“Global Women in Leadership” examines women who achieved the highest forms of political leadership outside of the U.S. polity. Women have become heads of state, including Indigenous nations, just not in the U.S. Such women offer diverse approaches to leadership, ranging from “iron ladies” to empathetic consensus builders. Some women in the Global South, particularly those from former colonies, come from a long trajectory of anti-imperialism and national liberation that shaped gendered political culture.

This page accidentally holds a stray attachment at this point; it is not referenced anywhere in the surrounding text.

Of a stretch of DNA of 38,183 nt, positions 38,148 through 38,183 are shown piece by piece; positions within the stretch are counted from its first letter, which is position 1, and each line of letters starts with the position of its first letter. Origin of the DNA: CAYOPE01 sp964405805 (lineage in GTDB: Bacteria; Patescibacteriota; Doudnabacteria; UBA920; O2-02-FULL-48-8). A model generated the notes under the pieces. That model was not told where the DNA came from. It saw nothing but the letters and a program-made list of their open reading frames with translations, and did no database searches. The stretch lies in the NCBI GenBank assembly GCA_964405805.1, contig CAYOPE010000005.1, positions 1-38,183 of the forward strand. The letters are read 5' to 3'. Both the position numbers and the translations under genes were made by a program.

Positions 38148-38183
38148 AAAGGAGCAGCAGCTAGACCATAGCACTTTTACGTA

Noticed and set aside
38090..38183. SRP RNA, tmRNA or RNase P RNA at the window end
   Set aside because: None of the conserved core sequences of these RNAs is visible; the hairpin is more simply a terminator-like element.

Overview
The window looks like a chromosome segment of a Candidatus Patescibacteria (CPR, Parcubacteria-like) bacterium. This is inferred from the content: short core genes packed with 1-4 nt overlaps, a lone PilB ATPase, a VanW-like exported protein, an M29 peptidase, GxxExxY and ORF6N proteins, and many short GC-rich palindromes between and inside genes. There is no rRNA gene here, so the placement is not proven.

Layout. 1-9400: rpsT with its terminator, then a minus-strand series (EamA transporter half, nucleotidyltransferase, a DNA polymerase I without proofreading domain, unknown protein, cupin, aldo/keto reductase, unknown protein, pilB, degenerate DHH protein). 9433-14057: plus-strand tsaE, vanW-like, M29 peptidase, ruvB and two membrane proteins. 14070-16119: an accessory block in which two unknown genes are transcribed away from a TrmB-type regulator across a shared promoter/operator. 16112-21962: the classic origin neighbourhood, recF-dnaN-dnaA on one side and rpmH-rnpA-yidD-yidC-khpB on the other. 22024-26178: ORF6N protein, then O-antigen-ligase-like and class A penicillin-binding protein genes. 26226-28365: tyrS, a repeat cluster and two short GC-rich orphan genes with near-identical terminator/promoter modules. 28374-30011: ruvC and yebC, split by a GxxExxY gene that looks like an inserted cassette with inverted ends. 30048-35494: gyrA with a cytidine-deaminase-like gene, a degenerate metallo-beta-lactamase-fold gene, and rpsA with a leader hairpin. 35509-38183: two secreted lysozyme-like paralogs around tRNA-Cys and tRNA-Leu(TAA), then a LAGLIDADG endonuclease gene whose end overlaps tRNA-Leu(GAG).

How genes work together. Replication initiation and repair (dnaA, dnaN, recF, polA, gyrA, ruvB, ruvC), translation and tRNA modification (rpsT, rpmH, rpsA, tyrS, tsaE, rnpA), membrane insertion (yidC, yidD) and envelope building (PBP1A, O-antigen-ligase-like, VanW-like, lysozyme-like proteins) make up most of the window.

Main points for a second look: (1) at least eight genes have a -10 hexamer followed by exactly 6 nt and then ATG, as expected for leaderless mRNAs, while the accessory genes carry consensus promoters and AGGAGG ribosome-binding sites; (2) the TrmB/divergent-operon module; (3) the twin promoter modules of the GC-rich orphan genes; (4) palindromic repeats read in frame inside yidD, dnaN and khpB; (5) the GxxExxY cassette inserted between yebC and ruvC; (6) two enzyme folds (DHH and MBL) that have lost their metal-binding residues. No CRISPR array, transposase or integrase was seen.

Beginning in 1975, Prime Minister of India Indira Ghandi ordered nationwide censorship of the press and the suspension of constitutional and civil rights, elections, and judicial review of executive powers. With impunity, Indira Ghandi crushed her political opponents, arrested grassroots activists, demolished slums, coerced reluctant officials at all levels, and ordered mass sterilization to curb population growth. The 21-month period of repression under Ghandi’s regime is popularly remembered as “The Emergency.” In Emergency Chronicles, Gyan Prakash argues that the Emergency was not an aberrant deviation from Indian political culture; rather it was cloaked in a constitutional disguise. Prakash notes that Ghandi’s distortion of a democratic system must be “understood in relation to the larger history of postcolonial India” (38). Chapter two of the book shows that the challenges that riddled the founding moment of India—as a nascent republic emerging from British rule and World War II—laid the groundwork for Ghandi’s regime. According to Prakesh, independence leaders grappled to find a balance between the extent of state power and democratic stability. British India dramatically expanded state power during World War II, as colonial officials mobilized labor and resources through repressive policies. The process of independence also saw brutal conflicts, leaving people and leaders weary and in favor of a strong, centralized state that would unify “multiple tongues, regions, religions, and cultures” (51). In the context of post-war reconstruction, decolonization, ethnic and religious violence, and country-wide unrest, nationalist elites created a constitution that empowered centralized authority, which they hoped would unify and modernize India. Here, Prakesh asserts that embedded in India’s Constitution are “two voices—that of the sovereign people and that of the administrator”; the latter is meant to bring about social transformation but also “harked back to colonialism,” specifically the role of a colonial administrator (173). Under Indira Ghandi’s regime, the administrator voice of the Constitution trumped the voice of the sovereign people, as Ghandi overrode civil and constitutional rights to bring about her vision of social change.Moghadam, Valentine and Fatemeh Haghighatjoo. "Women and Political Leadership in an Authoritarian Context: A Case Study of the Sixth Parliament in the Islamic Republic of Iran." Politics & Gender 12, no. 1 (2016): 168–197.